Even a stone speaks in Sabah

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    OUTSPOKEN: It may sound strange, but it is true. In Sabah, even a stone speaks and speaks loudly when the repeated cries of the people in this Borneo state are left unanswered by the people in power at Putrajaya in Kuala Lumpur.

    An ‘oath stone’ on which was engraved Malaysia Day promises that have not been kept in the past half a century has now come back to haunt those in power and cry out for retribution.

    The oath stone was an iron clad guarantee on three conditions for natives in the interior region of Sabah to accept the new Malaysian Federation, namely freedom of religion in Sabah, the state government to have authority over land in Sabah, and that native customs and traditions are to be preserved.

    The proposal for the stone to be erected was made by Datuk G S Sundang, a native chief in Keningau, administrative headquarters of Sabah’s interior division, following a series of discussions and consultations, to summaries guarantees given by the Malaysian government to Sabah and at the same time to reiterate the loyalty of the people of the interior to Malaysia.

    Known as the Keningau Oath Stone, erected within the compound of the previous site for the district office of Keningau, was unveiled on August 31 in 1964, the first anniversary of Malaysia’s formation. A ‘maningolig’ ritual ceremony was held, involving the sacrifice of a cockerel and conducted by a ‘babalian’, a tribal priest, in accordance with beliefs of the Murut people.

    Tan Sri Richard Lind, who was the district officer of Keningau at that time and in charge of overseeing the erection of the oath stone, has stressed on the significance of that ceremony to the natives in the interior.

    “An oath stone is held in reverence by the people of the interior. Any person or tribe breaking the terms of peace symbolised by the oath stone is said to be liable to incur misfortune or disaster,” he said in an article in a local daily recently.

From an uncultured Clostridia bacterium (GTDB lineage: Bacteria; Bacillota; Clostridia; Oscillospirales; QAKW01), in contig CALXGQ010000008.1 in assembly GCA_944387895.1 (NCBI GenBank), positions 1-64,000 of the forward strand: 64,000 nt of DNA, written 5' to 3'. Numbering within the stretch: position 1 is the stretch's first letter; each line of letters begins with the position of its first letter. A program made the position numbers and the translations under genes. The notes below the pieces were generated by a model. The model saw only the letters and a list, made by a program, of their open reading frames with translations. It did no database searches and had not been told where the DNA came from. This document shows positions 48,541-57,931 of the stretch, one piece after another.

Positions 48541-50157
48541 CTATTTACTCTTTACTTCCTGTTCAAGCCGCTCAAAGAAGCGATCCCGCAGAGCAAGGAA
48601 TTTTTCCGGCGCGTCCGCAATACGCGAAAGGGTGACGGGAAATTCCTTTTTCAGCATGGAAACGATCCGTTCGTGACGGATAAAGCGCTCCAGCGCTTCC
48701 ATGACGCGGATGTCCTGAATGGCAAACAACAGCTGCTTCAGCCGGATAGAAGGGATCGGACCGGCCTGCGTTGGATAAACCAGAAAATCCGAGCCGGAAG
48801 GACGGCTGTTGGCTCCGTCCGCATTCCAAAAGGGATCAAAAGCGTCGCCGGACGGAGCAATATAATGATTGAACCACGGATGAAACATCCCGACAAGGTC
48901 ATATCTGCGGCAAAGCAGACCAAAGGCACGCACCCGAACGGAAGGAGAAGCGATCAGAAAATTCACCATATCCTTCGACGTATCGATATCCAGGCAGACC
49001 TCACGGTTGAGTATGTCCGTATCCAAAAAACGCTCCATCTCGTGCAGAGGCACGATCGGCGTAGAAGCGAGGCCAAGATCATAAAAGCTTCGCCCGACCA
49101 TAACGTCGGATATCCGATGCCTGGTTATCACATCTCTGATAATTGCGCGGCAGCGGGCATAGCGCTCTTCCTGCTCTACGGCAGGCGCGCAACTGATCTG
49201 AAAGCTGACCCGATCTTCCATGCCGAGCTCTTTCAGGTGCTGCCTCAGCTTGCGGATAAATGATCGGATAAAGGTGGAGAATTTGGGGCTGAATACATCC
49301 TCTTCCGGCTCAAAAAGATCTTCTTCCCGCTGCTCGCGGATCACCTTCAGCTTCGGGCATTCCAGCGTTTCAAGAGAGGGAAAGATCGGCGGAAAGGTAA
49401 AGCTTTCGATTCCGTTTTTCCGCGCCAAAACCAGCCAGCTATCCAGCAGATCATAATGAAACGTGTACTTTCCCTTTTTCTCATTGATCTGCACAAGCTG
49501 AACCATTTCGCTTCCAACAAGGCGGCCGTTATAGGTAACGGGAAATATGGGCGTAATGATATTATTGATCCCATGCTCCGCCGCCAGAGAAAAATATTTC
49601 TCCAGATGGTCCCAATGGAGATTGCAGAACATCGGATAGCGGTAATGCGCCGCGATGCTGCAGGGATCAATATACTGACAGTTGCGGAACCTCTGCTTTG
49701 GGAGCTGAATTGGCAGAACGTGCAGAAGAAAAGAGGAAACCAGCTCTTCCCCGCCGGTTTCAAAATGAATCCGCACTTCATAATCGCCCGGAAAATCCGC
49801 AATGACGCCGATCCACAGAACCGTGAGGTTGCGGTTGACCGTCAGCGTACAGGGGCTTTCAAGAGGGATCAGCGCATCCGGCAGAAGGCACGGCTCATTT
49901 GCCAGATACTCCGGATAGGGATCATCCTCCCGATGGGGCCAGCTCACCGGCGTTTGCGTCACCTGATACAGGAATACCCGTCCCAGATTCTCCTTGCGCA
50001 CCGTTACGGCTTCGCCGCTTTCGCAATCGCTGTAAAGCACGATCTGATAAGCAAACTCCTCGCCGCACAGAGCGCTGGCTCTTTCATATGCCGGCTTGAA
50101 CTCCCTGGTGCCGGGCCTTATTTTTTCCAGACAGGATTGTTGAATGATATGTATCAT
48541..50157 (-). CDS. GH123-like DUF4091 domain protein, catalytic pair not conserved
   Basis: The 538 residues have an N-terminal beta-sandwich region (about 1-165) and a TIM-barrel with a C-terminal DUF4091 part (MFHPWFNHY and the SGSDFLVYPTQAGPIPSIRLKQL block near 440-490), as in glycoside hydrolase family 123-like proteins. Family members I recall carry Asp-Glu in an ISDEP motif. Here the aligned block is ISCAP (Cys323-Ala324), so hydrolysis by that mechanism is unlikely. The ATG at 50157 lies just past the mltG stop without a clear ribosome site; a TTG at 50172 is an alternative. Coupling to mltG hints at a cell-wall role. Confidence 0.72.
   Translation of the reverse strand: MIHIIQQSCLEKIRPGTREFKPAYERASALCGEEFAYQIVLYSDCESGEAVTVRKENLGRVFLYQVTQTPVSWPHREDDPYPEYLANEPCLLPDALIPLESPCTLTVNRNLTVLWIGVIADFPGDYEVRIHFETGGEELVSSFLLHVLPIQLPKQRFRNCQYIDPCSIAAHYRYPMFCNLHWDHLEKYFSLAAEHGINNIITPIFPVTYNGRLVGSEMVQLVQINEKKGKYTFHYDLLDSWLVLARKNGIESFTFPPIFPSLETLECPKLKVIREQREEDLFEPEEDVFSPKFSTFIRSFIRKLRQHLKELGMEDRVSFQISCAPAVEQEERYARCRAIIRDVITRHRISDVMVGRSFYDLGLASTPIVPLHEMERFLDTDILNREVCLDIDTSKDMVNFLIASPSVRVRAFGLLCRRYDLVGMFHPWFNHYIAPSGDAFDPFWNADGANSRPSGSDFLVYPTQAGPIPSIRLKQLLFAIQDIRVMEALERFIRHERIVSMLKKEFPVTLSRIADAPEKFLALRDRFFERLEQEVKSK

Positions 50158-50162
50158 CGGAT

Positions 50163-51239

According to him, the people in Sabah’s interior were reluctant to accept a written Constitution or the ‘Twenty Points’ of safeguards for the formation of Malaysia. Eventually, through diplomacy, this reluctance gave way when the essence of the Twenty Points were literally set on stone in a manner reflective of the traditions of the natives of the interior.

    Local leaders had requested the unveiling of the oath stone to be conducted by Tunku Abdul Rahman, the prime minister or his deputy Tun Abdul Razak. Neither was able to attend.

    Instead, Tan Sri V Manickavasagam, Minister of Labour was asked to represent the Malaysian government to witness the oath taking ceremony. Also present were Sabah Chief Minister Tun Fuad (Donald) Stephens, Datuk GS Sundang, president of Pasok Momogun, the main opposition party at that time; OKK Sedomon Gunsanad, OKK Angian Andulag and leaders of various other ethnic groups.

    As it turned out, the hopes and dreams for a better deal than what the British colonial masters were able to dish out to native inhabitants on North Borneo have been shattered and remain largely unfulfilled.

    The oath has been broken.

    “The promises such as religious freedom, land owned by the original inhabitants and their customs are not respected and protected by the government, that’s why unity is a difficulty issue among Malaysians today,” declared Paul Kadau, a Keningau-based vice-president of Angkatan Perubahan Sabah (APS) last month as Malaysia Day approached.

    Prior to the formation of the Federation of Malaysia by four components of Malaya, Singapore, Sarawak and Sabah – former British colonies, community leaders from Borneo states were brought on study tours of Malaya to see how people in kampungs there lived a happy and progressive life. Their villages were well linked by sealed roads to cities and towns.